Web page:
As the new parish pastor, Father Timothy Byerley has embraced the success of this ministry in his continued support. Father Byerley sees the wonderful fruits of this ministry each day in the synergy that it creates within the parish. He notes that their Senior Ministry creates a high degree of involvement in parish life for the seniors it serves and it generates a great spirit of volunteerism within the parish to assist in the program. “The Senior Ministry,” he adds, “presents a very positive image of Church to the families of those being served and to the community as a whole.” Father Byerley attributes the ongoing success of the St. Peter Senior Ministry totally to the efforts of Bobbie who by her deep compassion and enthusiasm to care for the elderly, has led and grown this ministry of love and mercy so tremendously. In turn, Bobbie humbly sees her role only as an agent of God, who she says, “is the real and only reason that the ministry continues to flourish and brings a sense of peace and joy into the lives of so many people.” Father Byerley notes he is grateful for the ongoing financial assistance that is offered through VITALity to help defray costs associated with the center operations. This year the ministry is on target to have over 6,000 visits to the Senior Center.
In efforts to see the growth of Senior Center Ministries throughout the Diocese, VITALity has helped spread the word of the success of St. Peter’s to other parishes. And, beginning on September 19, 2017, St. Andrew the Apostle Parish in Gibbsboro, will be launching the opening of their Senior Day Center, The Renaissance Center, led by the vision of Monsignor Louis Marucci and overseen by director Therese Hemschoot the center will be open 2 days a week to begin in the old church hall. (As the enrollment grows and upon completion of plans to build out space exclusively for a Senior Day Center, the program will eventually expand to 5 days a week.) Like St. Peter’s, St. Andrew’s will bring seniors together and provide a similar daily schedule of activities to include breakfast and hot lunch, along with physical exercise, socialization, recreational pursuits and prayer. The program is open to all members of the community.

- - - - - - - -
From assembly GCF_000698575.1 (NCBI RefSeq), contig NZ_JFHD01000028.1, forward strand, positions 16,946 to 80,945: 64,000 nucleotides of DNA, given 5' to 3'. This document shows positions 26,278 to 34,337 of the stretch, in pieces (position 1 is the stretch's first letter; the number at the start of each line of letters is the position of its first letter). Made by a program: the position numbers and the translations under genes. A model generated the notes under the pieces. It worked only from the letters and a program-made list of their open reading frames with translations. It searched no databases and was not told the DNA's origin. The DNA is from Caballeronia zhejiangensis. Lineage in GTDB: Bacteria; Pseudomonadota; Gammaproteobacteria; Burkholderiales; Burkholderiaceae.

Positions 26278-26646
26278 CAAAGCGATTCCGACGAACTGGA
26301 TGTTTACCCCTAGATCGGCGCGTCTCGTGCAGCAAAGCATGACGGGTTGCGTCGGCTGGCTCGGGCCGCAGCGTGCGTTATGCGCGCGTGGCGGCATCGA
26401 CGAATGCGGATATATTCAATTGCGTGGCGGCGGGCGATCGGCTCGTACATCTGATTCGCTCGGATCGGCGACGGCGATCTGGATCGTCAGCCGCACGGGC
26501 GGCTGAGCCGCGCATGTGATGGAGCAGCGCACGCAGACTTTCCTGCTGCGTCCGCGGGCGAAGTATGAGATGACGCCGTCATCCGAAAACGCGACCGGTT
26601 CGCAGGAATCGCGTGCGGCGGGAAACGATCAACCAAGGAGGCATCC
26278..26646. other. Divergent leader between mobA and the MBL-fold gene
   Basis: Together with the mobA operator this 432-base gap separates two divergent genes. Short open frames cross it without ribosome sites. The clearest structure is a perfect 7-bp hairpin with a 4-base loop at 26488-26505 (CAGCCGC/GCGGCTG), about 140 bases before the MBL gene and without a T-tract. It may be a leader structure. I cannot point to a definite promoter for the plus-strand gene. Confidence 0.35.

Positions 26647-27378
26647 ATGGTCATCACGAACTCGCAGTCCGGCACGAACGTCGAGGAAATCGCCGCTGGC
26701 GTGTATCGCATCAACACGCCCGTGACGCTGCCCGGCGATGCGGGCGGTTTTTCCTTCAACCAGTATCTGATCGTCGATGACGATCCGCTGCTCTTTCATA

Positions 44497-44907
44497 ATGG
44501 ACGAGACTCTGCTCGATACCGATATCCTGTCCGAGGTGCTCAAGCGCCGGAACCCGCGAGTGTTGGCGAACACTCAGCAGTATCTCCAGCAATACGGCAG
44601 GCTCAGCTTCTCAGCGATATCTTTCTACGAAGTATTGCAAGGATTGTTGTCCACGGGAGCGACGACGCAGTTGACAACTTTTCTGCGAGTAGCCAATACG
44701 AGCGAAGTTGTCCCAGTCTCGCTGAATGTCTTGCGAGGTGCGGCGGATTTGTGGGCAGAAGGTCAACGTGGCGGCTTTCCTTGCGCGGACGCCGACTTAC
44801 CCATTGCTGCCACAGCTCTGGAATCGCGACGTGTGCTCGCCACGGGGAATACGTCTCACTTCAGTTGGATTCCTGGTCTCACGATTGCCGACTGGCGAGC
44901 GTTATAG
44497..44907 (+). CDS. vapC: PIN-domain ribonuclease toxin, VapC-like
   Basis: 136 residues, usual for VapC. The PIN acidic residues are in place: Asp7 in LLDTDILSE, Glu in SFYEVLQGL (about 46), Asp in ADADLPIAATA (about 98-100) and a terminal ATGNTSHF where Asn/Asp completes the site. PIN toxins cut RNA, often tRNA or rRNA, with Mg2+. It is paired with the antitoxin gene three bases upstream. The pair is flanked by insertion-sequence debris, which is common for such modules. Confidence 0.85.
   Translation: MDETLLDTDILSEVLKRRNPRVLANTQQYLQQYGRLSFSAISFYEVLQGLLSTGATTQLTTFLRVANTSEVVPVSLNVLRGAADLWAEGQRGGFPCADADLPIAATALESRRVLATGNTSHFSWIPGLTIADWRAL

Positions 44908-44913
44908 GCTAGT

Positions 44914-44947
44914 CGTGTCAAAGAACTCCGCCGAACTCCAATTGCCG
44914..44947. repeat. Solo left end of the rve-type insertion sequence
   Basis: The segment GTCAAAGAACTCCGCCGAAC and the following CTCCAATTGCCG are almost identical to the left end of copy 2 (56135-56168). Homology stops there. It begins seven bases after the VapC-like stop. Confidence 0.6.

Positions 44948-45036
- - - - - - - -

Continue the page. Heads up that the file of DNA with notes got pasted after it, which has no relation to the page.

The Catholic Church of South Jersey is on the forefront of Senior Care and works to provide services that can enhance the life of our most vulnerable citizens. All, regardless of their religious affiliation or lack of religious affiliation, are welcome to be part of this effort.
For more information call VITALity Catholic Healthcare Services at 1-888-26VITALity (1-888-268-4825), and we’ll provide information that your parish may need to explore the opportunity to bring a greater fullness of life to those elderly members who may be trapped within the grips of social isolation.
By Deacon Jerry Jablonowski
Executive Director, VITALity Catholic Healthcare Services